University as a mature age student
Commencing a new course or returning to study may be a difficult process, especially if you have been out of the education scene for some time. Allow yourself time to make this new transition and to adjust to university life. There are a number of services at UTS dedicated to support people in your position.
We’ve put together a selection of useful tips for helping you adjust.
Develop a network
Develop a network of friends and acquaintances on and off campus.
- Attend faculty welcomes and other orientation activities. The first few weeks are the best time to meet other people in your course and academic staff in your area.
- Keep an eye out for clubs and societies you might like to join - activateuts.com.au
- Make an effort to meet fellow students and staff.
- Share your experiences with family and friends so that they can support you. Let them know about your schedules, your busy times, your need for quiet, and your need for support. If they are fully informed, they are more likely to feel part of the process and will be in a better position to support you.
- If you experience personal or academic problems seek help early. Services providing a range of assistance, include Counselling, Health, Accessibility Service, Financial Assistance, Careers and HELPS.
Get to know your campus, your course and the resources available to you.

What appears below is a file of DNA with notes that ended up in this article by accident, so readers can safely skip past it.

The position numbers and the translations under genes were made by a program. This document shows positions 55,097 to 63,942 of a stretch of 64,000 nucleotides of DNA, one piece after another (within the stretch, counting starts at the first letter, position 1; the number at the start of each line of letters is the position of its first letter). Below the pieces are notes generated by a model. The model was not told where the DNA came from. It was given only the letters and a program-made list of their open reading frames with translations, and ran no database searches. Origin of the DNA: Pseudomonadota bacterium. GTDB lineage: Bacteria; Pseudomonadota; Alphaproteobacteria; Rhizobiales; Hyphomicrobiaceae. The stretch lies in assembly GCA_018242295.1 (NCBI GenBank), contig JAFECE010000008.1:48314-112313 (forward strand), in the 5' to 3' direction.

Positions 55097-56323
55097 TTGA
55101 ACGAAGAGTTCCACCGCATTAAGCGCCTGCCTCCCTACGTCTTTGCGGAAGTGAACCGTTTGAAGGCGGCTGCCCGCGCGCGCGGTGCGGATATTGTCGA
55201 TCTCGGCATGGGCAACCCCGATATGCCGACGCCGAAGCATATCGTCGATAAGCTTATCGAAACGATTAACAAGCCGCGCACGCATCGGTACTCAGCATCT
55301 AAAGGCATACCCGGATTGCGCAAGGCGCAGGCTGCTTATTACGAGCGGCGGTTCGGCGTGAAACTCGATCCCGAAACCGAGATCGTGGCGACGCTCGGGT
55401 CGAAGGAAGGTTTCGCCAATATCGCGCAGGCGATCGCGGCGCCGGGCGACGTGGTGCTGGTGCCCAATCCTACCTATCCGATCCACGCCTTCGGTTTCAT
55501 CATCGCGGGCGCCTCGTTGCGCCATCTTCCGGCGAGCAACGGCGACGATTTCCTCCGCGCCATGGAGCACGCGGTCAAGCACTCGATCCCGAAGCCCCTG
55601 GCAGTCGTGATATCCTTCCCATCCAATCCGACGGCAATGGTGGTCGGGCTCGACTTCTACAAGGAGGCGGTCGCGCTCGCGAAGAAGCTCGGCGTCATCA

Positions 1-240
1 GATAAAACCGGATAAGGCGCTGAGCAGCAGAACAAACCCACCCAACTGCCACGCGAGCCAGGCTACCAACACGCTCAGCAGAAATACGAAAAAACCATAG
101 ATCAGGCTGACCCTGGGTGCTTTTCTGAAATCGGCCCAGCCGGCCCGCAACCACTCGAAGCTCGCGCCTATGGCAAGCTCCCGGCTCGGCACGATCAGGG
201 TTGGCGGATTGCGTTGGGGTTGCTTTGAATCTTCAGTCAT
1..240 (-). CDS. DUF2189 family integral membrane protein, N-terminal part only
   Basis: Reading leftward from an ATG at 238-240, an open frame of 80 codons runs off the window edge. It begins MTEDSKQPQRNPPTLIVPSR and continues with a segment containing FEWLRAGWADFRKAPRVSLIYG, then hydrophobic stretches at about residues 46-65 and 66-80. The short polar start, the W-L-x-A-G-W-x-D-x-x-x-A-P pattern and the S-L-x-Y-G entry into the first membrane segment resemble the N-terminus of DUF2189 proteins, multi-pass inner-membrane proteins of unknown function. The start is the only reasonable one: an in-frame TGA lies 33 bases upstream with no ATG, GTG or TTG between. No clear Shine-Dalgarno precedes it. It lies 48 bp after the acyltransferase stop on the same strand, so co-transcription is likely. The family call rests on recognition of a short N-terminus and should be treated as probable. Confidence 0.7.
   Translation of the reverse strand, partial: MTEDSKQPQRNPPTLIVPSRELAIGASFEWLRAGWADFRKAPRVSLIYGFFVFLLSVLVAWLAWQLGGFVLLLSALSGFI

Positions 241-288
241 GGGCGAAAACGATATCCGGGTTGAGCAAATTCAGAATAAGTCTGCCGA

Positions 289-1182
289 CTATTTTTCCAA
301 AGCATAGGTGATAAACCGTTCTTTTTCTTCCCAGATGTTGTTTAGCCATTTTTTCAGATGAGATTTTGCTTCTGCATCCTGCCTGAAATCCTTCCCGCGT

- Important information about course structure, organization and assessment issues is often given in early lectures.
- Keep an eye on faculty noticeboards and websites.
- Find the locations of your student centre and your main lecture venues.
- Find a place in the library where you feel comfortable to work, check out the sports complex, the union building, student services and the various food outlets.
- Get to know the library website and become familiar with searching for information online. Library offers training workshops.
- If you’re not comfortable with using computers, or surfing the internet, then returning to study may be a good opportunity to upgrade your skills. Take the time to practice and embrace technology. Through library website check out Lynda.com (opens an external site), for free access to online tutorials in latest technology.
- Read your faculty and course information.
- The more time you spend on campus, the more you will start to feel a part of the place. Remember that campus is your place too.
Plan your time
Time management is a crucial issue for all students but particularly for mature age students who are often juggling study with work and family commitments.
- A timetable can help keep track of your time.
- Spend a similar amount of time each week on each subject. Listing tasks in writing is a form of commitment to complete them.
- Think about how you learn best. Do you prefer to work early in the morning or late at night? Are you happy to juggle several pieces of work at one time or are you more comfortable working on one assignment at a time? Be realistic about your preferences.
- Learn to prioritise. You can’t do everything, but you can always do something. Set private deadlines for assignments, which are ahead of true ones; this way you have some leeway if family emergencies, work deadlines or illness strikes.
- Plan times you can relax without feeling guilty. If you are well organized, it is possible to fit in several study blocks over the weekend, while still including family time.
Returning to study is a wonderful opportunity to think, learn and expand your knowledge. At the same time you need to be realistic about what is expected of you, what you expect of yourself and what is possible.